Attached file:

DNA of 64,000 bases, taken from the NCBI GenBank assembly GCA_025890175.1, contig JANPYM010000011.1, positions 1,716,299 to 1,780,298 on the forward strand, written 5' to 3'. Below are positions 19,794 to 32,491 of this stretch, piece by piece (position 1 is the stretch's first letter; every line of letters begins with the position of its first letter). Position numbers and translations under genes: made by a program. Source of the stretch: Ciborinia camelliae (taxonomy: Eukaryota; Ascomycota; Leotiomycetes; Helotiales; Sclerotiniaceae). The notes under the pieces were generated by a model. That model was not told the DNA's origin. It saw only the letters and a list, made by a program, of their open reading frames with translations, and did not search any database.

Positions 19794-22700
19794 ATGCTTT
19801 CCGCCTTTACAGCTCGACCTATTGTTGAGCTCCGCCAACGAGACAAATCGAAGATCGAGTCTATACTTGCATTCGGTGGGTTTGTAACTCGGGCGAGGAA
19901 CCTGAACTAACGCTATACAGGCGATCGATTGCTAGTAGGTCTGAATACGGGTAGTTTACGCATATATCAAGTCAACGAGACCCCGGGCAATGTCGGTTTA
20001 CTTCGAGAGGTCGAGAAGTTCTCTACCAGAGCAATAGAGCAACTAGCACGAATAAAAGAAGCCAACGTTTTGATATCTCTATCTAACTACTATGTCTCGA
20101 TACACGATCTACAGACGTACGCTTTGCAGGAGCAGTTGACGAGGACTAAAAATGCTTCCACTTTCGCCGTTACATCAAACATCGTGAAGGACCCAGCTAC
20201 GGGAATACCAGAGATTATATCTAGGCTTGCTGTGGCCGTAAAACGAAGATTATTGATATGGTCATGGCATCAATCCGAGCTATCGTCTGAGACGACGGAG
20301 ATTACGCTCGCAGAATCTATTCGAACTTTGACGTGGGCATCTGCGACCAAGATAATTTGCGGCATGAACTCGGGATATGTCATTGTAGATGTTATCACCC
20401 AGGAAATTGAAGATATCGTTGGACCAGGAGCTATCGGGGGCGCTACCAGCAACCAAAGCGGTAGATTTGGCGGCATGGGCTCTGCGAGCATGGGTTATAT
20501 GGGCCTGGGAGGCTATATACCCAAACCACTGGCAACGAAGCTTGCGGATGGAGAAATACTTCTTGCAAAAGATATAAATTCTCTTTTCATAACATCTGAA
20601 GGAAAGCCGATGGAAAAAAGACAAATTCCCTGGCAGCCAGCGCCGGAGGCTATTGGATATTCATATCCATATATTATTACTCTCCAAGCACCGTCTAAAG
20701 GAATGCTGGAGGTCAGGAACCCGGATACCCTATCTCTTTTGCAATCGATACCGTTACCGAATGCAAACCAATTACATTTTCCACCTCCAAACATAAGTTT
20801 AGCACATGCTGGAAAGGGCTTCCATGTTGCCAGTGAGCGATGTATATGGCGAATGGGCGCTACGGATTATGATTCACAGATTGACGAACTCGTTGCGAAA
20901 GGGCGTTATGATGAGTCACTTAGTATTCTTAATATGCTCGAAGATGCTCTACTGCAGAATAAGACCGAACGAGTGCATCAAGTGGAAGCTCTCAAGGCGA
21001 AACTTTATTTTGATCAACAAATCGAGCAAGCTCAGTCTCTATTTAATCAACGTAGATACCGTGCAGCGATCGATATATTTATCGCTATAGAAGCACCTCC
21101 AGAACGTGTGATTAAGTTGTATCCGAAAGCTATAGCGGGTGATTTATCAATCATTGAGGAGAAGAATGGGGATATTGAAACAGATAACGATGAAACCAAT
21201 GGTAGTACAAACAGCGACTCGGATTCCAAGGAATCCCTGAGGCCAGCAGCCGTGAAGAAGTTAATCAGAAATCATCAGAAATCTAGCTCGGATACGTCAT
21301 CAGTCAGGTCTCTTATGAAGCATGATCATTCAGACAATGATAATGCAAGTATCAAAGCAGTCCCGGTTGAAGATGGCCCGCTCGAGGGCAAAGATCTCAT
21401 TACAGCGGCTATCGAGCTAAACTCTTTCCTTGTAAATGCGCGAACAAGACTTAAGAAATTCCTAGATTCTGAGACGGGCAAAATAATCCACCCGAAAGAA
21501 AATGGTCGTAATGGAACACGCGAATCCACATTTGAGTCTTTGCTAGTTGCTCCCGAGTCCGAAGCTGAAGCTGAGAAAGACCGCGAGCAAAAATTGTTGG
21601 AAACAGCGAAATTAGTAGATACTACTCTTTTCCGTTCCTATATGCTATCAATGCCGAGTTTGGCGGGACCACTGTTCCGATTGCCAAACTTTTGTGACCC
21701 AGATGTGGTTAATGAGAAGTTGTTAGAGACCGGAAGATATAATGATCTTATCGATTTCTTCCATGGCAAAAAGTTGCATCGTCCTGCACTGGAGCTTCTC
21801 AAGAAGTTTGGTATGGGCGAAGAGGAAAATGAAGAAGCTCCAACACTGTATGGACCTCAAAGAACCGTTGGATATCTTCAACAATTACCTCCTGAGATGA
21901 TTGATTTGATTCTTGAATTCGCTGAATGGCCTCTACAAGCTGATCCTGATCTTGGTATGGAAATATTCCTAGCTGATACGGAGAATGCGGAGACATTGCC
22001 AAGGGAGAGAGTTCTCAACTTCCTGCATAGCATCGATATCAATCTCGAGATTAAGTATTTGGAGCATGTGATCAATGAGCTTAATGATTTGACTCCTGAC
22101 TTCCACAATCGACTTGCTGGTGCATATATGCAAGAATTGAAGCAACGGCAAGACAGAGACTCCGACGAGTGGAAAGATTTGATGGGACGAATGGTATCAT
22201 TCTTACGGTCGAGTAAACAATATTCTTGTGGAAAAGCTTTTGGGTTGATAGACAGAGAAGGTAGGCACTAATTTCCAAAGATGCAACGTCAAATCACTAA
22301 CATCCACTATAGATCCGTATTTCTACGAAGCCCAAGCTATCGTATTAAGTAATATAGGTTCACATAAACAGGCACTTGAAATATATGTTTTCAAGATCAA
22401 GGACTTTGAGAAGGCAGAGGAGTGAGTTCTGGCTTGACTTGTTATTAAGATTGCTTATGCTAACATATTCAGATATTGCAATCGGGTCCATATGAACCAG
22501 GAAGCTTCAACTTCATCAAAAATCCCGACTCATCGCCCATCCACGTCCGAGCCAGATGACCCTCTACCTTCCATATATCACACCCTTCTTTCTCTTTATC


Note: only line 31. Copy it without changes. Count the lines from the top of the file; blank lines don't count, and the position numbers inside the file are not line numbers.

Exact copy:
22501 GAAGCTTCAACTTCATCAAAAATCCCGACTCATCGCCCATCCACGTCCGAGCCAGATGACCCTCTACCTTCCATATATCACACCCTTCTTTCTCTTTATC